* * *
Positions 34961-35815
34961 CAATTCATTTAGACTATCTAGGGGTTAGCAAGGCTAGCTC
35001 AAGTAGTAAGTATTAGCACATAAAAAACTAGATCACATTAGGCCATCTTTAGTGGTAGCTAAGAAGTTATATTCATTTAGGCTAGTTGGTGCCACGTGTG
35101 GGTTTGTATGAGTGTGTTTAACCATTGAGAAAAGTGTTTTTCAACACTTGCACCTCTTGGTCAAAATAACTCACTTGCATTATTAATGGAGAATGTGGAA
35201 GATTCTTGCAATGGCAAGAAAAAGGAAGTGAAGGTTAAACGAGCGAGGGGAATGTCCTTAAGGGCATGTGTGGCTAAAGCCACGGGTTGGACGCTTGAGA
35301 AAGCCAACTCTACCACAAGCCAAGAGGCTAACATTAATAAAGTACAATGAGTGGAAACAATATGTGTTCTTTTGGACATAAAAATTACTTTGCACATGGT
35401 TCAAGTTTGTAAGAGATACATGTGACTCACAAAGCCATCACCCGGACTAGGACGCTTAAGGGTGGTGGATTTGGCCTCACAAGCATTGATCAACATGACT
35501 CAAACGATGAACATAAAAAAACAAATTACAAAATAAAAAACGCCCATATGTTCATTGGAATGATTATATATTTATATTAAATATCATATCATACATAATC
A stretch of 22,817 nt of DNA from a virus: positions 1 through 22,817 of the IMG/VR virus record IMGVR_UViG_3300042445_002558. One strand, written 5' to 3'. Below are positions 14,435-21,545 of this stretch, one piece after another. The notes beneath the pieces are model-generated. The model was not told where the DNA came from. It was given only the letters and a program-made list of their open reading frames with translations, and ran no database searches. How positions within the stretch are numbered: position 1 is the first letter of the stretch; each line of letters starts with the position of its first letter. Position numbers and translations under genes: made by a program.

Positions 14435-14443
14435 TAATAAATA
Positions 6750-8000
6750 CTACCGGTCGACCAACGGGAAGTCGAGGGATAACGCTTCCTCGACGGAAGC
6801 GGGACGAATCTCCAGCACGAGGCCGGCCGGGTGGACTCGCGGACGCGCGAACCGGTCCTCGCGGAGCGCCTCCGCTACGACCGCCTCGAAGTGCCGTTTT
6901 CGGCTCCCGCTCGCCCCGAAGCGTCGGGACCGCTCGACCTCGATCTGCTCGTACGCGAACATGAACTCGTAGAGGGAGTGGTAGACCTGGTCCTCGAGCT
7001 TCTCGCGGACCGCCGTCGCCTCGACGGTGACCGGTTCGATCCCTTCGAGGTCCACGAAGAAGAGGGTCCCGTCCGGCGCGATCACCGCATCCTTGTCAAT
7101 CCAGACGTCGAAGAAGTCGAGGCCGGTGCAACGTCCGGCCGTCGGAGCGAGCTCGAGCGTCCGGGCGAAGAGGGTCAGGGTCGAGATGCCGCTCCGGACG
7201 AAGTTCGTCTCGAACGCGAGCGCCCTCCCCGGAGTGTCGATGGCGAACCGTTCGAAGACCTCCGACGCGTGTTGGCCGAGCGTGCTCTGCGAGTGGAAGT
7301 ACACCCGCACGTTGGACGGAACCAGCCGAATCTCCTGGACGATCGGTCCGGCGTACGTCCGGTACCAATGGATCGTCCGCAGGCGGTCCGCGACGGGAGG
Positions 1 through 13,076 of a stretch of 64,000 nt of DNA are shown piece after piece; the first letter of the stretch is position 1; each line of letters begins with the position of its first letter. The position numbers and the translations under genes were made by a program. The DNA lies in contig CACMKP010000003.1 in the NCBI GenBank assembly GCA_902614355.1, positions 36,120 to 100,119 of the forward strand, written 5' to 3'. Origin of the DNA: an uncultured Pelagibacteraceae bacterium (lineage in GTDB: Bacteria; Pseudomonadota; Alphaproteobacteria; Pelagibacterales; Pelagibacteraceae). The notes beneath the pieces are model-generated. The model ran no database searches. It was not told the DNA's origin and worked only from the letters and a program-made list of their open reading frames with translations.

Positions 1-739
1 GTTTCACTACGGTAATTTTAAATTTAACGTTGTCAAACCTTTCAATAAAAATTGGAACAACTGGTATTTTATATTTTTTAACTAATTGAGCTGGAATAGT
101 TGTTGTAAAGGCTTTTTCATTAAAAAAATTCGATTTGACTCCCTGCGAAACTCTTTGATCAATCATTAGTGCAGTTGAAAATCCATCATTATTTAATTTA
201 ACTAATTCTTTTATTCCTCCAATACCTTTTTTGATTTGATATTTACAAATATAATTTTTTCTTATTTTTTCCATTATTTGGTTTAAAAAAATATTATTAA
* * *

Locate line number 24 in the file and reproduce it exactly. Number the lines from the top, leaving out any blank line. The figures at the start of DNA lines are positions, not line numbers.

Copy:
201 ACTAATTCTTTTATTCCTCCAATACCTTTTTTGATTTGATATTTACAAATATAATTTTTTCTTATTTTTTCCATTATTTGGTTTAAAAAAATATTATTAA